Automation Pathfinder Program

Defining Responsibilities in the Automation Development Lifecycle

  • 26 October 2023
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Defining Responsibilities in the Automation Development Lifecycle
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Clearly defining roles and responsibilities is important in any team, especially in the world of automation when there may be lots of stakeholders and team members across the organization. The entire team collectively steers the ship toward successful automation implementation — as long as they know where they’re going and how they’re getting there. Let's explore the key players and their responsibilities in this dynamic ecosystem. Then, we'll uncover why defining these roles is so critical, and share an example of how skipping this step can take things off course.
 

What are the roles and responsibilities to be defined in the automation development lifecycle?

 

Automation roles can vary based on your organization's structure and the complexity of projects, but below are some common roles on the automation team, and their typical responsibilities.
 

  1. Automation Developer: The automation developer is responsible for designing, building, and maintaining automations. This requires a strong understanding of the automation tools and programming languages used in the organization. Their mission? Create automation solutions that not only work like a charm but also meet the business requirements.
  2. Automation Architect: The automation architect designs the overall Automation architecture and solution. They define the technical standards and best practices for automation development. They ensure the automation solution aligns with the organization’s IT infrastructure and security policies. They also provide guidance on the selection of automation tools and technologies.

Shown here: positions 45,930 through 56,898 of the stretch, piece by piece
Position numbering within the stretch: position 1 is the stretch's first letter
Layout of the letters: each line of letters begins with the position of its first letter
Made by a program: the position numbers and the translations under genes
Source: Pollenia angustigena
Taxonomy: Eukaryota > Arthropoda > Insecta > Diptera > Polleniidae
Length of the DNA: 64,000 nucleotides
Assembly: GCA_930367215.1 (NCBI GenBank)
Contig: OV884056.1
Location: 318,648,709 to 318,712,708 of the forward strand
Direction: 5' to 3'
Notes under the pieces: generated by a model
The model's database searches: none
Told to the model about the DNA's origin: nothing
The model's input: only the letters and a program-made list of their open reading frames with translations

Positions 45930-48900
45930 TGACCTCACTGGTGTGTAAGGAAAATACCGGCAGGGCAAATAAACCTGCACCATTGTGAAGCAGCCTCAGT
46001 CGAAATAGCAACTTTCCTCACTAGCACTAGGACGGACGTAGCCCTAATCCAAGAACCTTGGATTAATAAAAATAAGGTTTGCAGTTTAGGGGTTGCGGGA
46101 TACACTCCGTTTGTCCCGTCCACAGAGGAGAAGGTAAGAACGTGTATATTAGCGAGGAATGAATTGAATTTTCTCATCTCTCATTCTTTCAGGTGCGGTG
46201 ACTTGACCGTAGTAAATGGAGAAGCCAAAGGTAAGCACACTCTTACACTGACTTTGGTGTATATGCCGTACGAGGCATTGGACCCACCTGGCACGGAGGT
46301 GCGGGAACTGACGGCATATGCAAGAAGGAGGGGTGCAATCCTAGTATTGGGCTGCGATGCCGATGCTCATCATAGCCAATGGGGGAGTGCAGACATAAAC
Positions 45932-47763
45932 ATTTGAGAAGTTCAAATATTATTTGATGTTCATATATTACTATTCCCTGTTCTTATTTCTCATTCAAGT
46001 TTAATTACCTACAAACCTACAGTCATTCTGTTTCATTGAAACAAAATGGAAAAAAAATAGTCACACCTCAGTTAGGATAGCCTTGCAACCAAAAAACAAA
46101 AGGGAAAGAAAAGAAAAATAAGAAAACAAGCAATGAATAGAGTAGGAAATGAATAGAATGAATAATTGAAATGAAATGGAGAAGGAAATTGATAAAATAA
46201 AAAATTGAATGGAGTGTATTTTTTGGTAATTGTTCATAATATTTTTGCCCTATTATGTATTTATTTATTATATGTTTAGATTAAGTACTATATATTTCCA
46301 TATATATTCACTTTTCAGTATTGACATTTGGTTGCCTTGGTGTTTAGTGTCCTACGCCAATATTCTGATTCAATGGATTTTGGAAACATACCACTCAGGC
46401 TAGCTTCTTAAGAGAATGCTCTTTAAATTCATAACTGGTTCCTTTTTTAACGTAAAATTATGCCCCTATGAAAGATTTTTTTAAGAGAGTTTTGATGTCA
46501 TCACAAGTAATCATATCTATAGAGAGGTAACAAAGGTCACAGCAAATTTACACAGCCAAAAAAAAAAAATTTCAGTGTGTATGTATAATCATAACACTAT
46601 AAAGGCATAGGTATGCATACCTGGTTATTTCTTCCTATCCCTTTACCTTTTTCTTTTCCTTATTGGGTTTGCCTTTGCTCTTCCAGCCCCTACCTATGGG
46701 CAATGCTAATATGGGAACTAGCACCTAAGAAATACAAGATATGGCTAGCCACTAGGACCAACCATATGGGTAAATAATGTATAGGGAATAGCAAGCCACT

3. Automation Tester: These are the quality control enthusiasts of our automation realm. Their job? Taking those cool automations cooked up by the automation developer and giving them a spin. They're the detectives on the case, making sure everything runs like a well-oiled machine. If there's a bug lurking around, they're the ones who spot it, report it, and even team up with the developer to crack the code and fix it. It's like they're the guardians of smooth automation sailing.
  4. Process Analyst: The process analyst dives headfirst into the manual processes that are itching for automation. They work closely with business stakeholders to gather requirements, sniff out opportunities for automation, and then break it all down step by step. It's like they're writing the blueprint for future automations.
  5. Project Manager: The project manager is the one who keeps tabs on the whole show — setting the timelines, allocating resources, and making sure the automation train stays on the right track. But they're not just wrangling tasks; they're also making sure everyone's in sync and keeping the stakeholders in the loop.
  6. Subject Matter Expert (SME): The SME has super-specialized knowledge in the area that’s being automated. They work closely with the automation developer and process analyst. Together, they're diving into the nitty-gritty, offering insights, and clearing up any confusion.
  7. Automation Support: Automation support makes sure the backstage is in tip-top shape. They’re responsible for maintaining the infrastructure, including virtual machines, where automation runs. They ensure the smooth functioning of the automation environment and troubleshoot any issues related to it.
  8. Infrastructure Administrator: The infrastructure administrator sets up and maintains the automation infrastructure, including servers, databases (if applicable), and virtual environments. They ensure the availability and performance of automation environments. They implement security measures to protect sensitive data used by automations. They also monitor and troubleshoot infrastructure related issues.